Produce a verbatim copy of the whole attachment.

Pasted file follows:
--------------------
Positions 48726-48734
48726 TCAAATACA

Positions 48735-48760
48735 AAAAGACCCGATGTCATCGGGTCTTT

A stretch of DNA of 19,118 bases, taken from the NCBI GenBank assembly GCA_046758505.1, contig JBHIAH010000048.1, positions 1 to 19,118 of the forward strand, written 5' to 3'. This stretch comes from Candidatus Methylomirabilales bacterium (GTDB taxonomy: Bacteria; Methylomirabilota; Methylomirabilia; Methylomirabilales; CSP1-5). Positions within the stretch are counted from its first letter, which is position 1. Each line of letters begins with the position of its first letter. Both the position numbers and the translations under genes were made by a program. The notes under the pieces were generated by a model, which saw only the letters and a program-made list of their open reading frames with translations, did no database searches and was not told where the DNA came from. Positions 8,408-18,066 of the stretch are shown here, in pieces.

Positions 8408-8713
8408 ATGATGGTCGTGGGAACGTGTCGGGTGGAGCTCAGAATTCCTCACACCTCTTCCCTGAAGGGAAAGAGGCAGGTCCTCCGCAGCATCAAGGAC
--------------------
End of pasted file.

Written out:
Positions 48726-48734
48726 TCAAATACA

Positions 48735-48760
48735 AAAAGACCCGATGTCATCGGGTCTTT

A stretch of DNA of 19,118 bases, taken from the NCBI GenBank assembly GCA_046758505.1, contig JBHIAH010000048.1, positions 1 to 19,118 of the forward strand, written 5' to 3'. This stretch comes from Candidatus Methylomirabilales bacterium (GTDB taxonomy: Bacteria; Methylomirabilota; Methylomirabilia; Methylomirabilales; CSP1-5). Positions within the stretch are counted from its first letter, which is position 1. Each line of letters begins with the position of its first letter. Both the position numbers and the translations under genes were made by a program. The notes under the pieces were generated by a model, which saw only the letters and a program-made list of their open reading frames with translations, did no database searches and was not told where the DNA came from. Positions 8,408-18,066 of the stretch are shown here, in pieces.

Positions 8408-8713
8408 ATGATGGTCGTGGGAACGTGTCGGGTGGAGCTCAGAATTCCTCACACCTCTTCCCTGAAGGGAAAGAGGCAGGTCCTCCGCAGCATCAAGGAC